I also challenge your assertion that “most residents of the city” are low-income and without a car.
I’m with Curious. After a snow storm, every neighborhood in the City is convinced that some other neighborhood is getting plowed and they are being ignored. My neighbor stopped me this morning when I was walking the dog to engage me in this kind of paranoid/conspiracy thinking. I tried to disabuse him but I know it fell on deaf ears-he drove off convinced that our street has been ignored while other secondary streets elsewhere in the City have been thoroughly plowed.
As to the notion that the DeStefano Administration ignores the needs of the poor or minority populations (and I’m not restricting myself to snow removal here)-it is offensive and slanderous. I was in many private meetings with the Mayor, his staff, department heads et. al. where anything could have been said and the overriding concern was always with the disadvantaged. I often felt that it was the interests of middle class taxpayers that was being given short shrift.
Keeping in mind that this was an historic storm, the City should conduct a forensic review of the storm response and decide what changes in its notifications and responses should be made.
I’ve heard suggestions for improved communications—working to make sure everyone has all of their phone numbers (including cells) entered into the city data base, communication by text, email, Facebook and other social media. Those should be explored.
It doesn’t matter what information is disseminated if people do not respond. Folks refusing to move their cars to designated lots, staying off the storm during the worst of it, etc. Carrots v. sticks.
I believe that information needs to be targeted more specifically and in real time, in terms of what streets are being and have been plowed. At one point, there was still technically a ban on a major thoroughfare, although that street had just been plowed curb-to-curb. So, once it is plowed, is the ban still in effect? We need more dynamic information.
Also, a directive such as a city-wide travel ban is not constructive (except perhaps during the height of a blizzard). It only invites some level of defiance as people need to get about. While common sense should rule, it did not. I’m not sure you can legislate it.
Ideas such as chains for police cars and ambulances should be considered. A major problem was the white out late Friday night that j brought every effort to a total standstill. Again, I am unsure we can rig everyone for the absolute worst, but some planning would be in order.
The city cannot stack its public works department with a Syracuse level of equipment, but a plan for quicker transition to help from the likes of Laydon and other contractors would be prudent.
I seem to remember that many years ago, a group from Yale worked on developing a better plan for how the streets are plowed. This work should be revisited, with specific goals in mind, in terms of how many streets can be plowed the most efficiently and in what order. Feedback from the folks who actually do the plowing should be taken into account. There probably is a better way to do it. The summer is the time to sit back and get all of this input and plan for the winter.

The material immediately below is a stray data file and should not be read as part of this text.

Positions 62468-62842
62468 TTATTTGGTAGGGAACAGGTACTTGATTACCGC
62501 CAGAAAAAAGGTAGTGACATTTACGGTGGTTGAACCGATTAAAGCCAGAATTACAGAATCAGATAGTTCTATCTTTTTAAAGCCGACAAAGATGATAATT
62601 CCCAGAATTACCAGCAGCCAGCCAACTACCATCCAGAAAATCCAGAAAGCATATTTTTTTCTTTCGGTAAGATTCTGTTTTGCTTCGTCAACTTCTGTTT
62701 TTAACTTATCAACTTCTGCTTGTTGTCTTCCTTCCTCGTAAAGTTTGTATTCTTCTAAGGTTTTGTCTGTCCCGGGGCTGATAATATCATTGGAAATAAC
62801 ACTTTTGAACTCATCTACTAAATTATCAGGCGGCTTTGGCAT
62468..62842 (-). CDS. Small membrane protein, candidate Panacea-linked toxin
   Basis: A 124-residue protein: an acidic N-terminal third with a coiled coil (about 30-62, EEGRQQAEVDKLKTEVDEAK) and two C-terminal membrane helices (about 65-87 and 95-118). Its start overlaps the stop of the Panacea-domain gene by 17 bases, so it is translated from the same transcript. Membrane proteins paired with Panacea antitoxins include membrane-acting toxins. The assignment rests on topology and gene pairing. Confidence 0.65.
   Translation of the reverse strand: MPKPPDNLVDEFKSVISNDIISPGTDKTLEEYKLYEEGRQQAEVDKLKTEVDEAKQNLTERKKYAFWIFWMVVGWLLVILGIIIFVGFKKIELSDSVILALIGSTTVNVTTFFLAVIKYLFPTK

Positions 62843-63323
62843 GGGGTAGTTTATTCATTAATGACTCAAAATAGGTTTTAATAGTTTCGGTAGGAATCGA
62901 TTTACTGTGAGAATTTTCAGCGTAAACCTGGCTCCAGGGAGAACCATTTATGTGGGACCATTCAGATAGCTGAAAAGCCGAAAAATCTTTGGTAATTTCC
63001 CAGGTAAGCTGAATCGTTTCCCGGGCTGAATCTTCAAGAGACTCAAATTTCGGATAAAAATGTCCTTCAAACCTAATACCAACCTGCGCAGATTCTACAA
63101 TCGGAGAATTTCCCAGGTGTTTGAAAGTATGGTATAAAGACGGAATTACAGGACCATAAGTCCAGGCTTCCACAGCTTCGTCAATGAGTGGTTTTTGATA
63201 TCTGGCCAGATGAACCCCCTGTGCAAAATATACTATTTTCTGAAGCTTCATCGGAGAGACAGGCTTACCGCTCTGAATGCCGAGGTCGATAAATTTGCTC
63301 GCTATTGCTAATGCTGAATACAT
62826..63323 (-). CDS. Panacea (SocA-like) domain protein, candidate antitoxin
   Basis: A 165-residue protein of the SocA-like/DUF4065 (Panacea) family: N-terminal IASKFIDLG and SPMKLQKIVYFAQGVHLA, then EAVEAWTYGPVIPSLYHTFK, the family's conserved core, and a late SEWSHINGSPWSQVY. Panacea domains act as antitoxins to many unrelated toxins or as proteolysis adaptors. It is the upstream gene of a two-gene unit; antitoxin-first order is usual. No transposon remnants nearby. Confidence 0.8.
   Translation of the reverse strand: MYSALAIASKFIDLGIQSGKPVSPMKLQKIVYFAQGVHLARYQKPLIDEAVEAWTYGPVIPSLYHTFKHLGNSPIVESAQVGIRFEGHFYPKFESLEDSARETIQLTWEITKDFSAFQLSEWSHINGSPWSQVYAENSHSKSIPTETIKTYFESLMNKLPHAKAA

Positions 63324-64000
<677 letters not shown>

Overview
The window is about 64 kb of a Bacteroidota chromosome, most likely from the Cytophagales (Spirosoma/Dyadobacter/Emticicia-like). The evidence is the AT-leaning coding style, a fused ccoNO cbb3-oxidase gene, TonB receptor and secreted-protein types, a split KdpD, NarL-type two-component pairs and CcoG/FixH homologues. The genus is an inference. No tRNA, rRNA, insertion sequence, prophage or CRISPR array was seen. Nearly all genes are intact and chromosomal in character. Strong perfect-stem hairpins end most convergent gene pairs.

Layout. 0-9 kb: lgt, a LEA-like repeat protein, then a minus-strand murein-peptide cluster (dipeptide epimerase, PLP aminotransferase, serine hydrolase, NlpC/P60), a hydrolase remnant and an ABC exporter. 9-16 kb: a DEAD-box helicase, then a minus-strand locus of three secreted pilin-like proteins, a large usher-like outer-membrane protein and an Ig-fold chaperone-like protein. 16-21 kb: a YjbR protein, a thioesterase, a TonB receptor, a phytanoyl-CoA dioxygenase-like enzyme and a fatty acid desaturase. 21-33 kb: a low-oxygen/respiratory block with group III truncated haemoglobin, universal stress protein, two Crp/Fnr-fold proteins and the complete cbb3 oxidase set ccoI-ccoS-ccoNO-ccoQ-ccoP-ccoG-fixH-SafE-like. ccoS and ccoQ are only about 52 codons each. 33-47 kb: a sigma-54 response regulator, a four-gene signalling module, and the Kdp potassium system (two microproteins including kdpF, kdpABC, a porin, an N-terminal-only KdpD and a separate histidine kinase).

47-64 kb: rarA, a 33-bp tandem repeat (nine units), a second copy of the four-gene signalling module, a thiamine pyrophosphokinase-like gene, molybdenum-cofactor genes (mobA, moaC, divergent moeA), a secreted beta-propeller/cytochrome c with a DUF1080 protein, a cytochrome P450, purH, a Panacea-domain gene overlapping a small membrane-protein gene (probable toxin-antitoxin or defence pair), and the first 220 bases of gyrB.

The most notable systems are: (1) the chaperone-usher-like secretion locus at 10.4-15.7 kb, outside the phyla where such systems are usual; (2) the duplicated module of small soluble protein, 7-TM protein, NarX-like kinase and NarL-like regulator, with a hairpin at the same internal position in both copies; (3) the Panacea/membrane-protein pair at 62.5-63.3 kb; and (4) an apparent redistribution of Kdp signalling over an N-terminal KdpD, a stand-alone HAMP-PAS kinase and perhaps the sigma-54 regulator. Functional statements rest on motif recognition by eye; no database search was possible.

Thanks to all the workers!
Curious, after spending time in at least a half dozen different city neighborhoods in the past week, I disagree. As I said, areas around City Hall and Yale are clear now, whereas most bus stops and sidewalks are still not usable. Regarding income, if you are one of the lucky few who is employed by Yale, the City, or a place such as CMHC or a Downtown Bank, with a free parking spot, you likely do not have a sense of what people living in our city really earn or how they get around. The majority of city residents would be considered “low income” by any national standard, and in the central neighborhoods we’re talking about it’s more than two thirds. Regarding cars, only about half of the working age adults living here are currently employed and commuting using a car or carpool each day. Add to that the 30,000 or so children who are too young for a drivers license, plus the elderly residents. If we can agree on the facts, perhaps we can begin to treat people who live here with a bit more respect.
Curious- do you live in town and actually venture out often? Do you know the stats on how many rentals in New Haven are section 8? anonymous was just stating some facts.
The best quote so far during this storm period was from the guy in Fair Haven who said something like “I wish the governor came to Fair Haven more often after a big storm” which was referring to the fact that the main streets were clear on Saturday and the side streets did not get touched for DAYS after. This is of course after their 100th passes on the main roads.
The city simply needs to apply for federal Homeland Security grants for emergency snow-clearance equipment instead of for armored SWAT vehicles and associated combat-ready armaments and ordinance to address the present and future climate situation. For too long we have failed to treat climate change as the existential threat it represents.
Quick correction to my earlier post. It should read “ordnance” not “ordinance” as stated in my post. Sorry.
Anon, Wildwest, I live on one end of Chapel and work at the other, and I walk that stretch of road four times a day. Wildwest, anon makes a LOT of claims, and without something to back them up, they are not FACTS, they are opinions.
Anon, I don’t know where you get the idea that Yale, CMHC, and City Hall employees all get free parking. You’re 100% wrong on that. Most Yale medical school and hospital staff have to spend their own money to buy parking. Have you ever been to CMHC? There are maybe 40 parking spots, for at least 700 staff. Every Yale employee I know that works here pays for parking, whether they are research support or faculty.
Here’s a link to our staff directory, almost 100 pages.
Here’s an aerial view of our building…you can count the spots easily.
Also, of all the organizations in New Haven, why have a beef with CMHC and lump it in with the banks?
I don’t know who is checking what streets that were half plowed and what neighbors still have not shoveled their sidewalks, but the East Shore, as usual, leaves a lot to be desired. You can call us complainers and whatever other descriptive words you want to use, but the facts speak for themselves. Calling the Mayor’s Office AND Public Works did NOTHING to alleviate my concerns! Am I surprised? NOT in the least. It’s exactly what I expected- NOTHING!